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Old 08-06-2013, 03:20 AM   #27381
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What happens if a bear finds you and is "in the mood"?
Then you're screwed.
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Old 08-06-2013, 03:20 AM   #27382
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My little sister watches that show. I'll keep my opinion to myself :P
My students are always trying to get me to watch it so we are since we got Netflix. Sad to say I love it. Don't hold that against me.
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Old 08-06-2013, 03:52 AM   #27383
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My students are always trying to get me to watch it so we are since we got Netflix. Sad to say I love it. Don't hold that against me.
Well, I still love my sister, so I guess we can be friends
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Old 08-06-2013, 03:53 AM   #27384
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I borrowed my co-worker's estranged mom's password.

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Old 08-06-2013, 03:54 AM   #27385
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I borrowed my co-worker's estranged mom's password.
If you're watching Pretty Little Liars I may not be so forgiving....
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Old 08-06-2013, 03:56 AM   #27386
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If you're watching Pretty Little Liars I may not be so forgiving....
Yeah, think again. I watched Hell on wheels. Then this morning before I got busy I watched "secrets of the Viking sword", a national geographic special on the making, origin, and design of the Ulfbreht sword. Awesome stuff.
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Old 08-06-2013, 05:28 AM   #27387
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Yeah, think again. I watched Hell on wheels. Then this morning before I got busy I watched "secrets of the Viking sword", a national geographic special on the making, origin, and design of the Ulfbreht sword. Awesome stuff.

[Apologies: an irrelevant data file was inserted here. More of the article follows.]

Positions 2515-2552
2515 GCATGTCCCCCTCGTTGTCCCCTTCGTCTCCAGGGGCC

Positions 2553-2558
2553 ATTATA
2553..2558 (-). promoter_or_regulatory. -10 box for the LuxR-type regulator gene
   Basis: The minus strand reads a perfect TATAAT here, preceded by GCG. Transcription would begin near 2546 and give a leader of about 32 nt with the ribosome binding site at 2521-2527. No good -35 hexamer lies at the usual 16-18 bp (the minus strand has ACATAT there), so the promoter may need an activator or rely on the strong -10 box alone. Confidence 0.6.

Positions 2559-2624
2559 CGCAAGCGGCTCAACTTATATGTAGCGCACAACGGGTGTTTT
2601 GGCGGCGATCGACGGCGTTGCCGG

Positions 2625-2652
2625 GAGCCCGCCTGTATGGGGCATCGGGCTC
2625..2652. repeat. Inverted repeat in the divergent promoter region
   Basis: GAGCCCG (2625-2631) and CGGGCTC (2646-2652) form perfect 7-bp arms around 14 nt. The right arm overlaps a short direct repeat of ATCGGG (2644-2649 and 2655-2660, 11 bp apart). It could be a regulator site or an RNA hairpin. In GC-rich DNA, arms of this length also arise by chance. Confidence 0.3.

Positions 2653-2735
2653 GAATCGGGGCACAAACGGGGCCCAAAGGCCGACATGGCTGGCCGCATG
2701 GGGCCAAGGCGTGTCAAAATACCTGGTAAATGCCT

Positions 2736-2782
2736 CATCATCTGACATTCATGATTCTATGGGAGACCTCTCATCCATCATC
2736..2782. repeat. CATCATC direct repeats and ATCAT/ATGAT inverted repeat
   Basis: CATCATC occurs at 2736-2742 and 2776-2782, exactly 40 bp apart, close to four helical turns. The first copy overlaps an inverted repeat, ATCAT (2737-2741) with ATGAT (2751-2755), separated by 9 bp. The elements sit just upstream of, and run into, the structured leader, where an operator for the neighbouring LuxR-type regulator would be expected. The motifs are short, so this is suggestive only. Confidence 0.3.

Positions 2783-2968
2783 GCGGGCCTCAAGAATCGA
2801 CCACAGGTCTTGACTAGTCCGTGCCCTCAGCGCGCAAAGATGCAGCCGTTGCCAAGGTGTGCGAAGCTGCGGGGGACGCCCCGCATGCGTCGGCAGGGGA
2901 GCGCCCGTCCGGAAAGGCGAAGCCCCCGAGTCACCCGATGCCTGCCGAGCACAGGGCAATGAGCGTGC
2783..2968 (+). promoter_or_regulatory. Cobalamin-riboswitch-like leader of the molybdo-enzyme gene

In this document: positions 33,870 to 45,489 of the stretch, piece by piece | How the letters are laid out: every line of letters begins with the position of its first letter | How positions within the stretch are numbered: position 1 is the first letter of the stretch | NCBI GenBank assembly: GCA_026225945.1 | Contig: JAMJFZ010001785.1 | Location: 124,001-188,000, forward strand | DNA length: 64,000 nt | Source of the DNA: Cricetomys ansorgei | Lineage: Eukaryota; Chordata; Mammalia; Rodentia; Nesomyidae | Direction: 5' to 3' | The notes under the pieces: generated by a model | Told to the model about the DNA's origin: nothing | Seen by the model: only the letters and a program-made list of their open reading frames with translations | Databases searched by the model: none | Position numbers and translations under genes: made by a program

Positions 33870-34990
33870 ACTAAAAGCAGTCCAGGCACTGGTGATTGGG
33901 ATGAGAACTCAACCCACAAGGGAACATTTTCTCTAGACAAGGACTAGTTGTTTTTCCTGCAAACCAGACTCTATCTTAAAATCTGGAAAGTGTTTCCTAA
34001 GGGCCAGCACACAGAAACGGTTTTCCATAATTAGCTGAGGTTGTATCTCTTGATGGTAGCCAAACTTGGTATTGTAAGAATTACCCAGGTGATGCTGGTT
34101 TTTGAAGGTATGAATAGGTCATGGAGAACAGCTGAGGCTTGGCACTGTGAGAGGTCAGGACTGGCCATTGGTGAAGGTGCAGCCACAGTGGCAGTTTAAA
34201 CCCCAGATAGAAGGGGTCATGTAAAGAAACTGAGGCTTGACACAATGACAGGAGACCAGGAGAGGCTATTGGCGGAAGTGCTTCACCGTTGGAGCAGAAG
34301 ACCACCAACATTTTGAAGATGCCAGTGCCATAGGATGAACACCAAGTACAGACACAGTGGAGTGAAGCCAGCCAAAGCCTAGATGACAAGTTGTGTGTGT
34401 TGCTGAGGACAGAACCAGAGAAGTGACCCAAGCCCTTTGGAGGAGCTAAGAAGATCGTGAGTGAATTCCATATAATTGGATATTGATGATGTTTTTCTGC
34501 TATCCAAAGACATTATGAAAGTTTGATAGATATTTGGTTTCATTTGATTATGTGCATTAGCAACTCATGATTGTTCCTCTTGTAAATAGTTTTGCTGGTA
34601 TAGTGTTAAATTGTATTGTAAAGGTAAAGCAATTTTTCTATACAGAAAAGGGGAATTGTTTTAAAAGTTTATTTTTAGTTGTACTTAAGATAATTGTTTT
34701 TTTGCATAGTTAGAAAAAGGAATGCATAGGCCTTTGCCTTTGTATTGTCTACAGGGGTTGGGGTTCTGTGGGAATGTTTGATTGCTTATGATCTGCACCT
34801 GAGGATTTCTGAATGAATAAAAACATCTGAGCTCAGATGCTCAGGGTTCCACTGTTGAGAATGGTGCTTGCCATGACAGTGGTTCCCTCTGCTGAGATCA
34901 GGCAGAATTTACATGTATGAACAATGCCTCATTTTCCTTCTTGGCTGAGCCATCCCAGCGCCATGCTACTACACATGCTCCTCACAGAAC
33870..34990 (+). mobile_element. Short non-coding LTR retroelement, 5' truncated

That sounds really interesting where did come from originally??
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Old 08-06-2013, 05:48 AM   #27388
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That sounds really interesting where did come from originally??
Ulfbreht? They believe it's forged from high carbon crucible steel obtained through Viking trading in Iran, mostly because of two bits of information: the Vikings were incapable of making such pure steel, and the people of Iran were; and they were only made while that particular trade route was open, through the course of about 150 years.

It's one of the earlier examples of a "name brand" it seems, and even had its own knock offs. The design is Viking.

No one knows what Ulfbreht means, but it's Frankish origin in name, which would point towards France. But France was firmly Catholic at the time, and the Catholic church forbade trading with them. Another interesting tidbit is this: "Ulfbreht" is actually inlaid into the steel with a separate metal (iron or lower quality steel), by the name being cut into the blade, then the letters inlaid, pounded into place, and forge welded. But it's inlaid as +ULFBREH+T with the "+" being a Christian cross. Now, the Vikings of the era weren't Christians. And even Christians of the time didn't put a cross in front of their names...except for officers within the Catholic church...mostly the French ones.

So...what's up with a "name brand" sword, made of Iranian steel, by Vikings, bearing a Frankish name incorporating Catholic symbology of the era? That's the mystery. Who was Ulfbreht? No one knows. With such a famous "brand" of sword, and fairly extensive written records by the Vikings concerning their infatuation with, and history of their weapons, they can't find any mention of a family of blacksmiths, a region, guild or anything that points to the makers of Ulfbreht swords. They're certain it's more than one person because of the time frame.

Anyway. Richard Furrer is the man who actually built a new one using primitive methods. The show goes through the whole sword making process as he does it.